The Paw Print Genetics Blog

Breed of the Week: The Doberman

Breed of the Week: The Doberman

One of the most intimidating dogs, the Doberman is also one of the most intelligent. Created in the 1890s as a guard dog, the Doberman has a storied history as protector but is now considered a great family and companion dog in addition to being one of the best guard dogs.

Developed by Karl Friedrich Louis Dobermann in Germany, Dobermans were created to protect their owner. Dobermann himself was a tax collector who also ran the town’s dog pound. His access to dogs allowed him to mix and match various breeds to create a dog that was intimidating and aggressive enough to fight off bandits and others that would seek to harm the money-carrying tax man. It’s believed that he used German shepherd, Weimaraner, German shorthaired pointer, Manchester terrier, Great Dane, German pinscher and greyhound, among others. 

The result was an intelligent dog with enough trainability to keep it under control, yet a dog that would aggressively protect its owner on command. It maintained these traits, as well as being athletic, strong, fast, loyal and ferocious, and has been employed as a war dog, police dog and personal protection dog. 

Like many breeds, the war and post-war eras nearly drove the Doberman to extinction. It was saved by Werner Jung, who smuggled Dobermans from East to West Germany and continued a breeding program that most of today’s dogs descend from.

Today’s Doberman maintains the intelligence of old (ranking as the fifth-most intelligent dog, according to Stanley Coren), but has been bred away from an aggressive and ferocious temperament. Today’s dog is much more of a companion animal than a working dog – although they can still intimidate and alert to the presence of intruders. They have been gaining in popularity for more than a decade and currently rank as the twelfth-most registered breed according to AKC statistics.

They are medium-sized dogs with a square, compact, muscular body and possess stamina and speed. Dobermans are noble looking and carry themselves with pride. They stand 24 to 28 inches at the shoulder, and while no standard weight is defined, they tend to weigh between 60 and 90 pounds (with females being smaller). With a history of being a working dog and bred for athleticism, they require daily exercise and interaction to keep them healthy and happy. The short, hard, smooth and close-lying coat can come in several colors, including black, red, blue and fawn, with sharply defined markings appearing above the eyes, on the muzzle, throat and forechest.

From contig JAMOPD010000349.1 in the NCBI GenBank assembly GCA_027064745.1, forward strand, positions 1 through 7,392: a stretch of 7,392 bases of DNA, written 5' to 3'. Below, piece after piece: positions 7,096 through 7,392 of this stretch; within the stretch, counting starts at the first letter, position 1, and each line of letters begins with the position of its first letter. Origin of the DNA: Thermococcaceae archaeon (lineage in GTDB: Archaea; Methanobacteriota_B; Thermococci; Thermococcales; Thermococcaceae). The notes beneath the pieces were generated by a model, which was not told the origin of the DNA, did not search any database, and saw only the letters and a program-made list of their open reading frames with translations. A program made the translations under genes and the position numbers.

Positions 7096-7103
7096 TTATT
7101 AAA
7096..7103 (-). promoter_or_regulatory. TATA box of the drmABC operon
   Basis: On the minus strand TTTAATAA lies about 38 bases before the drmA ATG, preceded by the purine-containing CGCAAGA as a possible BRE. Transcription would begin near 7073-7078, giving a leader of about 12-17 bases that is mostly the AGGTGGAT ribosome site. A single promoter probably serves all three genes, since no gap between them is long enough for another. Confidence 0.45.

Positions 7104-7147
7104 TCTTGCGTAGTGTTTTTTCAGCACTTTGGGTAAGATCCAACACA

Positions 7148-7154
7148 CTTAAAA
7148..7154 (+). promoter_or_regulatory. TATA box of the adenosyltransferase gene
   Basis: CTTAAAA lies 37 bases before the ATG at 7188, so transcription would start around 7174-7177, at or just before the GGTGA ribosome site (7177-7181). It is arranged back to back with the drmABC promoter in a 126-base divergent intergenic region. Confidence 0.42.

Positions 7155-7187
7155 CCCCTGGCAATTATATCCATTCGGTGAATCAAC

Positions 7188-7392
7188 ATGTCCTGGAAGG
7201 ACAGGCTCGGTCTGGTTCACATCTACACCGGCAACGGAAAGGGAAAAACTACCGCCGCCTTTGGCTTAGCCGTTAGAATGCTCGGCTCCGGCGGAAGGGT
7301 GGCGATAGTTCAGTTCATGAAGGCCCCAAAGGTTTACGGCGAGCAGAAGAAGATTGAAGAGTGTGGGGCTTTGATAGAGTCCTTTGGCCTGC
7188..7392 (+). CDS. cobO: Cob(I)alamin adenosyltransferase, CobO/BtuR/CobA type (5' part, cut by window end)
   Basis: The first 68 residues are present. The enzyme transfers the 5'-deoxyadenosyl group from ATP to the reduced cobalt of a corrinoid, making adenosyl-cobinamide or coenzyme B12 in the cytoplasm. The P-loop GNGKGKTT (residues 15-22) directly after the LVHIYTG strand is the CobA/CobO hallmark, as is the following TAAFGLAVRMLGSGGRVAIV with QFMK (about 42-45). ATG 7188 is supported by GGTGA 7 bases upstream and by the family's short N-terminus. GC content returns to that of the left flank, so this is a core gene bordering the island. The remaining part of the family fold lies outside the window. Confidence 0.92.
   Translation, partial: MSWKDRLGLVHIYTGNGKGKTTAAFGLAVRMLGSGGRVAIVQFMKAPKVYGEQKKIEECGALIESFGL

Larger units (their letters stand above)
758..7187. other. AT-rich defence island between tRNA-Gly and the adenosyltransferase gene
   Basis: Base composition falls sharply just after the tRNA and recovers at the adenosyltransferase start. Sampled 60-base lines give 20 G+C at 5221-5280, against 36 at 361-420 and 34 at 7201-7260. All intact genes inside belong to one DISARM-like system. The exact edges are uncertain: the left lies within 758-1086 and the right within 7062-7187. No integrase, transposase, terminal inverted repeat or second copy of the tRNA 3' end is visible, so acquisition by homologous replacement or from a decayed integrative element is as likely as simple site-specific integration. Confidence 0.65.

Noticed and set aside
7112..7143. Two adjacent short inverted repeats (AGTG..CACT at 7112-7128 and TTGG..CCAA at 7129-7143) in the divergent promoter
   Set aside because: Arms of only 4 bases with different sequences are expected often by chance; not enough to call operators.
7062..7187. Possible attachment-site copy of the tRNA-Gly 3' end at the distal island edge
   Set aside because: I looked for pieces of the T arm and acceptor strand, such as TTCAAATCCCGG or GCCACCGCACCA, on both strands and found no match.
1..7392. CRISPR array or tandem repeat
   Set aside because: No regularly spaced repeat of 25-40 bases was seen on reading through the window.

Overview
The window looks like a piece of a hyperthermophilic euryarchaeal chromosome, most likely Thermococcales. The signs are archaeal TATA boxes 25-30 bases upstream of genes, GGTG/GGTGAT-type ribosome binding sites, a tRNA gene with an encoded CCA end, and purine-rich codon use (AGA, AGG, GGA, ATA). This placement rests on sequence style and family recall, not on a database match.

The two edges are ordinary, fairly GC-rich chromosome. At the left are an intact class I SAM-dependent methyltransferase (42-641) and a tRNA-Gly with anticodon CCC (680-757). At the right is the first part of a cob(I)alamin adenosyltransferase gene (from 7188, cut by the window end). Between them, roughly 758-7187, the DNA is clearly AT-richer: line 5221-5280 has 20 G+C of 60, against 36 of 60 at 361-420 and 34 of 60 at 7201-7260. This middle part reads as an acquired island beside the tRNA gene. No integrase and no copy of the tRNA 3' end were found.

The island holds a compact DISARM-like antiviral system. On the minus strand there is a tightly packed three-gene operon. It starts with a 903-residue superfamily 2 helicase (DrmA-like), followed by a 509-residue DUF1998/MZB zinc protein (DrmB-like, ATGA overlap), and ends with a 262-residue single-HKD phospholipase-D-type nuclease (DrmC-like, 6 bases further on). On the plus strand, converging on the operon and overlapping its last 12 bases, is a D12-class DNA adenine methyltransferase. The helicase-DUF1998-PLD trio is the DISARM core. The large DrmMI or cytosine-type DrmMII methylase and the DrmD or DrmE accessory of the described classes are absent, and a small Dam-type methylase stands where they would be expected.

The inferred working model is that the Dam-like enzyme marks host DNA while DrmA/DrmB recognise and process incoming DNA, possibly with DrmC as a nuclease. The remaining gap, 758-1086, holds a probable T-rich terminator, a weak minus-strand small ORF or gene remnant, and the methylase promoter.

Dobermans enjoy a lifespan that averages 10 to 11 years. They can suffer from serious health issues, including dilated cardiomyopathy, which affects Dobermans more than any other breed – approximately 40 percent of all DCM cases involve Dobermans. Not only is it more common in Dobermans, it’s also more serious, with a sudden death taking place relatively quickly.

Dobermans are also the poster child for von Willebrand’s disease I – a blood-clotting disorder. Though the exact frequency in the overall Doberman population is unknown, 49 percent of the Dobermans tested were carriers of the mutation and 26 percent were at-risk/affected.
Other serious issues include cervical vertebral instability and prostatic disease (which also affects Dobermans more than any other breed and often requires neutering as a treatment). Less serious concerns include hypothyroidism and hip dysplasia.
At Paw Print Genetics, we offer a panel test that screens for five diseases that affect Dobermans, including the dreaded dilated cardiomyopathy and von Willebrand’s disease I, as well as degenerative myelopathy, dilute (D-locus) coat coloring and narcolepsy (group B).

If you’re breeding a dog or thinking of buying a Doberman puppy, a panel test that screens for all five known mutations will help you select a proper mate for your dog or a litter that won’t be affected by these identified mutations – which means happier and healthier years of enjoyment with your loyal and affectionate puppy!

*Photo courtesy of Andrea Arden via Flickr Creative Commons license*